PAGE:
Speaking of the characters disconnecting me from reality, let’s talk about them. Hardin has only been more explored as a character. This means he’s now even more childish, toxic, needy, and abusive than he was before. His platonic love interest, Tessa, has pretty much accepted the role that these three films have been building up. In the first two movies, it often felt like Tessa was basically Hardin’s mother; but now, Tessa completely assimilates the role as Hardin’s mother. And everyone around Tessa tells her that she should stay with Hardin just because he loves her, completely ignoring the fact that the two are always fighting. In addition to this, these very people who tell her this are acutely aware of one of the most disturbing events I have ever seen put to film. Also, they completely changed Christian Vance’s character from the last movie. In the previous one, he was a guy who seemed mostly believable in that he’s mostly hard but trying to become a better person. But now, with a brand new actor, he just serves as Tessa’s loyal enabler. Almost forgot to mention, but they also change Vance’s accent. They cast a guy with a British accent when the last film established that he was American. Should there be a shrewd of consistency here, or am I just going insane (probably going insane)? Also back to Hardin, I looked at IMDB and apparently, the actor was a producer for this film. Which leads me to believe that he’s trying to figure out how to issue a call for help. Although not every actor in this film may be great, they could probably do so much better in a decent movie. I saw Josephine Langford in Moxie and I was genuinely impressed by her acting, but she’s unfortunately stuck in this stupid movie. And I remembered that Hero Fiennes Tiffin played young Tom Riddle, which made me realize that he’s also been bogged down by this movie franchise. Like Tessa and Hardin, all of these actors need space. They can do so much better in other projects, but now they’re stuck for one more movie unless they get included in the prequel and reboot (not a joke, these are actually in the works).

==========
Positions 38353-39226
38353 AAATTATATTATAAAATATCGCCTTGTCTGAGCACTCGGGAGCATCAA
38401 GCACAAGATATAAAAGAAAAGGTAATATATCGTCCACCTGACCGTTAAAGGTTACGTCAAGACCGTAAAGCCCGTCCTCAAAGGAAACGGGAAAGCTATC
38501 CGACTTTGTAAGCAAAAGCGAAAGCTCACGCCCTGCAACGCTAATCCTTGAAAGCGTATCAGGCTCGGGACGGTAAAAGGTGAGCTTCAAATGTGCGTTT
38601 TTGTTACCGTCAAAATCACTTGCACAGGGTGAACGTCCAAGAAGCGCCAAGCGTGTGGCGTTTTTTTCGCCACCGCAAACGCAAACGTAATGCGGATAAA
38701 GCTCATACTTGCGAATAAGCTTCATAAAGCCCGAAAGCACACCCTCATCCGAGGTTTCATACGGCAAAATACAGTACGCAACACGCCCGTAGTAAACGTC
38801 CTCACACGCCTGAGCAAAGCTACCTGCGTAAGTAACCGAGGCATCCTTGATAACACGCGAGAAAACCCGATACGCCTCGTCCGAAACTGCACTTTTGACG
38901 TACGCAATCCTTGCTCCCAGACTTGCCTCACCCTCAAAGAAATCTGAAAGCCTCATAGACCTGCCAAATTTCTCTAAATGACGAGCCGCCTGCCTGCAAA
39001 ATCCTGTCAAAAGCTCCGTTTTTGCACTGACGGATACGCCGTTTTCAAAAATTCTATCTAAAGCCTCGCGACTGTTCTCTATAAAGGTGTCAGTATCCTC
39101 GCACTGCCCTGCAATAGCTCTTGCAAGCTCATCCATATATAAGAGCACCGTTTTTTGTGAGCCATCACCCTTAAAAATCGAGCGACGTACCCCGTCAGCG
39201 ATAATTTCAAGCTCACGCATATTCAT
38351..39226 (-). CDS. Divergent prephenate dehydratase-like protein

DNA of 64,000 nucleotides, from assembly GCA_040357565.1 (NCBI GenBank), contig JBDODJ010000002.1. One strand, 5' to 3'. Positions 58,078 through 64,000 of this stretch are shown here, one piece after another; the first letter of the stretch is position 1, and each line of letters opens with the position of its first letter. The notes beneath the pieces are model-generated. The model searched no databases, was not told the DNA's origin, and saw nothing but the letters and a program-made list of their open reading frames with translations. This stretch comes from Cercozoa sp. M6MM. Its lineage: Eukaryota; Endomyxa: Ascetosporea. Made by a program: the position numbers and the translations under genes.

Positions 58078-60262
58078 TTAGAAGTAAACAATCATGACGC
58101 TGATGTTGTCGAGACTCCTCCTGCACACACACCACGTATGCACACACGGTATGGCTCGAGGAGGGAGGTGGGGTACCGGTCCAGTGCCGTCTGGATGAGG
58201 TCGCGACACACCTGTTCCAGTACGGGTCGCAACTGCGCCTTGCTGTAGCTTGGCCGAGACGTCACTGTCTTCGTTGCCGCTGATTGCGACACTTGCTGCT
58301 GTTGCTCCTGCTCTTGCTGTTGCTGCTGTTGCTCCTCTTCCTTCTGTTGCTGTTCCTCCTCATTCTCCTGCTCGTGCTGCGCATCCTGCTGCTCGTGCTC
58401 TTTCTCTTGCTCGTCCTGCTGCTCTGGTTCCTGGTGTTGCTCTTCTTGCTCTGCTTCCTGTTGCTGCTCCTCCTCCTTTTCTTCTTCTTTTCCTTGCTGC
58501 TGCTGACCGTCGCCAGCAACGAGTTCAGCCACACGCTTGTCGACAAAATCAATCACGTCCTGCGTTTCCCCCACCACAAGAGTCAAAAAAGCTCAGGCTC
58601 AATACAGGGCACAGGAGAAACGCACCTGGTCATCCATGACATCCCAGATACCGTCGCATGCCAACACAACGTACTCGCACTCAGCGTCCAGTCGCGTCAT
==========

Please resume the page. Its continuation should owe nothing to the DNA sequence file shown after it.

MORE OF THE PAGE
The writing has also never been worse than in this movie. After has had its share of infuriating melodrama and lines that make you cringe, so obviously, Anna Todd’s decided to double down. I can tell that she now has more creative control than ever before because the writing has sunk lower than my grades. So many lines feel like Anna Todd had an idea for a conversation, so she wrote one line of dialogue to get it started. Then, she completely forgot about it and kept writing. Then, she completely forgot to get rid of it. That’s the impression I got from about 50% of the lines in this movie. I now feel confident in myself as a writer because I don’t write lines as bad as the lines in this film (guess that’s one positive thing I got from this trash). Like I said before, this film is just a collection of fights. Todd doesn’t even try to create a story. She’s just patting the runtime to make it long enough for a movie. Then she decides that there has to be an actual conflict and not just a continuing conflict known as Hardin. To do this, she decides to pull a random twist out of nowhere. I can’t even begin to tell you how stupid it is and how quickly this thing could’ve ended if they cut the entire storyline out. I am willing to bet so much money that the storyline isn’t even going to matter in the next movie. However, I won’t know because I’ve decided something. So after this review, I’ve decided that I am not going to support this franchise anymore. I don’t mean to sound so serious now, but I feel passionately about film and I feel like I am going against myself by covering this. I mean, I could have watched Steven Spielberg’s West Side Story but I chose this instead. West Side Story (2021) was a box office bomb and After We Fell is somehow a success, despite the fact they barely had a marketing campaign. And this time around, I paid money to watch this stupid movie. The last two times felt different because I just watched it on Netflix, but now I was giving the filmmakers money. I’m essentially contributing to this film’s success and giving Wattpad studios the impression that they need to make more and make them fast. This film was genuinely so bad that I actually felt passionate about making sure I don’t support this franchise anymore. But that’s just how I really feel about it. However, I know that I would’ve made it my mission to burn every copy of this movie I could find if they put Molly in it (also known as the worst character ever put in any media).